Bringing same-sex and gender non-conforming works to the fore tells stories that were once actively suppressed. It also raises questions about whose histories museums represent, writes David Shariatmadari.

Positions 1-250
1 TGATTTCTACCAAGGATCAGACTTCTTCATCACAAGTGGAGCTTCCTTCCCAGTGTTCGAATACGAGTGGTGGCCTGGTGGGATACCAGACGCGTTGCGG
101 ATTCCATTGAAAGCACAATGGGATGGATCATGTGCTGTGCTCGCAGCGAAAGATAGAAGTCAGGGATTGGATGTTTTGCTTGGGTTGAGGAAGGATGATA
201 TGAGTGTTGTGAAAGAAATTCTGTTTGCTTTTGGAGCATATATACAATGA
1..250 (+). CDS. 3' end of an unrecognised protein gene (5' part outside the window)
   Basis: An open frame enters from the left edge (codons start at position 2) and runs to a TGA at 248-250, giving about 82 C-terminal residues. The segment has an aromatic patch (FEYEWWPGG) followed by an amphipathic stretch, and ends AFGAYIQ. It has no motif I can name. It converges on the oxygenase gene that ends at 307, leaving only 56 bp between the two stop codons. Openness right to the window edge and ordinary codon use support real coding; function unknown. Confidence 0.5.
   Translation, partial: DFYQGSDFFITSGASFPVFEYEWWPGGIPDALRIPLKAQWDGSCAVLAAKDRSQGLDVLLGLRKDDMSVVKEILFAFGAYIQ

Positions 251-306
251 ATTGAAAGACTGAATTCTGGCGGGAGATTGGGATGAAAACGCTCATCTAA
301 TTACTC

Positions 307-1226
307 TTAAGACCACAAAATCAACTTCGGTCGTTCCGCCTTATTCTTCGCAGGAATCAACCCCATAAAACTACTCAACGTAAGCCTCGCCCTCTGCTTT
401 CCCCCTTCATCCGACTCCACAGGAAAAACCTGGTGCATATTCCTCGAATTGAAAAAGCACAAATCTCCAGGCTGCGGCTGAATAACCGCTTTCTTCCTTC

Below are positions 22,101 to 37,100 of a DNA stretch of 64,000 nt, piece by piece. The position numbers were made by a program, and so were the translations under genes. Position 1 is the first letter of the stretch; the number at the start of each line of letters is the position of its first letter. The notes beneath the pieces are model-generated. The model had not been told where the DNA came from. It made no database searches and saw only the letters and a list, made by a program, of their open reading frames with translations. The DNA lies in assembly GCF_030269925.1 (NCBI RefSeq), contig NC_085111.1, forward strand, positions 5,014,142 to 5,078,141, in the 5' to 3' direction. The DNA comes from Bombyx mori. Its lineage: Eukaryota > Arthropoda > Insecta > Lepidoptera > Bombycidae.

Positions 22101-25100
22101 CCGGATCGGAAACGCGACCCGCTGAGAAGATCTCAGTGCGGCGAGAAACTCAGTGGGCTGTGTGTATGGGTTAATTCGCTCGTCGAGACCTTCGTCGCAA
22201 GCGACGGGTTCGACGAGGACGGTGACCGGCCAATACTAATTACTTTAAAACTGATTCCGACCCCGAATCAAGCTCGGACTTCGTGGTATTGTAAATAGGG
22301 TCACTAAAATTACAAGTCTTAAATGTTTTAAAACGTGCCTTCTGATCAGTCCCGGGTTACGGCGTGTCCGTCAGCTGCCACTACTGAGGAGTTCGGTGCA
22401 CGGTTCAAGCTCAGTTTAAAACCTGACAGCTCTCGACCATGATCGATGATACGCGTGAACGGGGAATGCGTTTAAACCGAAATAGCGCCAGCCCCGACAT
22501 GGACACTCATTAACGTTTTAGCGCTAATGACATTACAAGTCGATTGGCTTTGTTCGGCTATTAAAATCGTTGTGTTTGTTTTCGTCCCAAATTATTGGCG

'‘Let’s let them know we’re all here,” says Dan Vo, addressing a crowd of at least 100 in a space just off the domed entrance hall of London’s Victoria and Albert Museum. It’s the hottest day of the year so far, and the people fanning themselves with gallery maps have come to join the monthly LGBTQ tour, which Vo, a volunteer, helped set up four years ago. “On the count of three,” he bellows, “we’re just going to shout ‘queer’ – celebrating Stonewall, remembering how hard we fought to be here. One, two, three…” The word echoes off the barrel vaults of the sculpture hall and subsides as we head off in different directions – the tour is so popular that the group has to be split into at least six parties. Visitors are shown 10 or so objects throughout the museum, from a dress designed by Jean Cocteau to a sandstone sculpture of half-female, half-male deity Ardhanarishvara. The guides, who select the objects, are also volunteers, although the tours have been endorsed from on high: “Tristram [Hunt, the museum’s director] does write us very supportive letters,” Vo says. At the end, everyone goes for a drink.' ... Keep reading on The Guardian